To me, a writer finding an agent or publisher is all about finding the right match. Although there was plenty of discussion at LBF about what was doing well in the market and what these editors and agents are looking for, it was great to be reminded that this is often unpindownable, and there are always writers and books that go against the grain. One editor told me that they usually say historical novels aren’t for them, and that YA is hard to make successful at the moment – but that they’d recently bought an historical YA they were really excited about.
I also attended a talk about child readers as consumers and heard some fascinating feedback from a study on this, where these readers were simultaneously expecting online shopping to be the norm in the future, with their data being used to customise their retail experience and drones delivering everything, but also very clear about how physical shopping was important for browsing books and how highly they valued the social experience and independence of shopping on the high street.
Both these were great reminders of the dichotomy that exists within writing, publishing and the book market. As ever this was underlined by the range of tastes, requests and feedback of the various editors and agents I met with over the two days.
If you ever needed convincing that having a strong concept and perfecting your one-line pitch are essential, then going to LBF would be it! Each meeting with an agent lasts for 30 minutes and in that time 15–20 books can be pitched. One quick line is all the time you have. If the agent expresses an interest in that one line, you have a few more sentences to sum up the key story and then the agent will give a nod if they would like to see more (and the manuscript will be sent to them after the fair). That is literally it. And of course, that process is being replicated throughout the fair, from agents selling to publishers and publishers selling to foreign publishers.
This is the agent’s room upstairs at the fair… imagine 35 rows, about 20 tables deep and you’ve got the idea.
There’s loads of goodwill towards Golden Egg and plenty of enthusiasm from agents who want to get involved in what we do and come to events and workshops. It’s a whirlwind of a day, but an amazing thing to be part of.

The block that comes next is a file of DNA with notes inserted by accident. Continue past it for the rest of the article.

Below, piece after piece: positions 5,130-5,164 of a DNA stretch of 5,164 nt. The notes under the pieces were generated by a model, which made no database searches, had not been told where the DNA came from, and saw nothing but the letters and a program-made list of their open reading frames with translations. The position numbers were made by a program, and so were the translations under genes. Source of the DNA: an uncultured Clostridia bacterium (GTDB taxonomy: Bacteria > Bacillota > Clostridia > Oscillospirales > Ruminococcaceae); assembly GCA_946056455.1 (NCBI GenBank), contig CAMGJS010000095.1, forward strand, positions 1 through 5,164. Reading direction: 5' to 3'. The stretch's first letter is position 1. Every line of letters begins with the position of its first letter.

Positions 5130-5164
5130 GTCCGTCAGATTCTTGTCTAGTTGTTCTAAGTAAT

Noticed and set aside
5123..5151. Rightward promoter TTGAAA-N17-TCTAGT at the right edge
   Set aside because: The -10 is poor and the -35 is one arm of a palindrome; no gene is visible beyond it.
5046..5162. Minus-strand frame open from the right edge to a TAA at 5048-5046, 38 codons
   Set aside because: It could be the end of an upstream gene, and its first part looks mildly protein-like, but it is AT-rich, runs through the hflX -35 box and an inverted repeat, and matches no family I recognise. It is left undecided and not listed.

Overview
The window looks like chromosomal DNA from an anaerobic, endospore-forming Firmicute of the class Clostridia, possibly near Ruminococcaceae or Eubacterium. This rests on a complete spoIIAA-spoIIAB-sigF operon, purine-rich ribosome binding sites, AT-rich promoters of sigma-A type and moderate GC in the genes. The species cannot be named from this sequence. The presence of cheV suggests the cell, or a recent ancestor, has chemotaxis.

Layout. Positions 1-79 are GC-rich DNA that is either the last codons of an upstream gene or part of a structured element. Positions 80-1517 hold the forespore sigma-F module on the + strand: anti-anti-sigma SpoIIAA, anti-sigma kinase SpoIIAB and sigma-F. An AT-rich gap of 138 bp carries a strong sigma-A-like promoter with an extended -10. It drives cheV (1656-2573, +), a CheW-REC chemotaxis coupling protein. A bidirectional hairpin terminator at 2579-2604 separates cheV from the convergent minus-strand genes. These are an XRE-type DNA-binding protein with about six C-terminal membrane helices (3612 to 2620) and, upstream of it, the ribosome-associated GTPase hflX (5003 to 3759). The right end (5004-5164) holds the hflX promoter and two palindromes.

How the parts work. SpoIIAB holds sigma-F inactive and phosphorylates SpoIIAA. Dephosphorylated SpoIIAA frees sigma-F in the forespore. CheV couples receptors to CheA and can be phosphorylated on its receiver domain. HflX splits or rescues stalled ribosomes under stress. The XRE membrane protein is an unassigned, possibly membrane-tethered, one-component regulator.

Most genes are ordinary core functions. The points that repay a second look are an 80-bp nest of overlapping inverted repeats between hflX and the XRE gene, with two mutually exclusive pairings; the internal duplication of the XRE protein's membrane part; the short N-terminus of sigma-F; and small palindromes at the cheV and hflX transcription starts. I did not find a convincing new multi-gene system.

LBF 2019 kicked off with an intense round of meetings in which we shared some of our talented writers’ work with some of the best agents and publishers in the business. Industry insiders were thrilled to hear how well Golden Egg is doing and impressed by our success rate. What about the industry news, I hear you ask? Well, publishers are seeking funny fiction for a younger middle grade audience through to a YA audience. YA is still an incredibly hard sell and will only appeal if it has an international feel. Middle grade is as popular as it has always been. That’s the big news from the fair. Now it’s time to get back to editing all your wonderful stories.
I’ve been going to LBF for quite a few years now, pre-Firefly this was generally for my own interest: it’s always fascinating, overwhelming and too hot.
In Firefly’s first year we paid a not insignificant sum to exhibit two books on a shelf with the Independent Publishers’ Guild, who are superbly helpful to small publishers. So 2019 was amazing for us as we had our first-ever Firefly stand in the Children’s Hall, shared with Quarto Translations. This meant that instead of rushing round with armfuls of catalogues and a diary we could stay put and receive guests! Over three days our key staff were outstanding, had numerous meetings, particularly valuable for those of us outside London. We saw publishers, agents, authors, suppliers, printers and children’s book promoters. We pitched our 2019 books to the trade, courtesy of the Publisher’s Association, and wound up with a Firefly reception at 11am on the last day, for which, given the early timing we stocked up with soft drinks and just a little Bucks Fizz, which instantly vanished, leaving us with only bottles of water and lemonade to transport around London. A final highlight was a post-fair event at the NOW Gallery in Greenwich with two wonderful Firefly authors, Horatio Clare and Catherine O’Flynn, chaired by our editor Rebecca Lloyd, talking about their favourite children’s books and influences, and reminding us beautifully what all the fuss was about in the first place!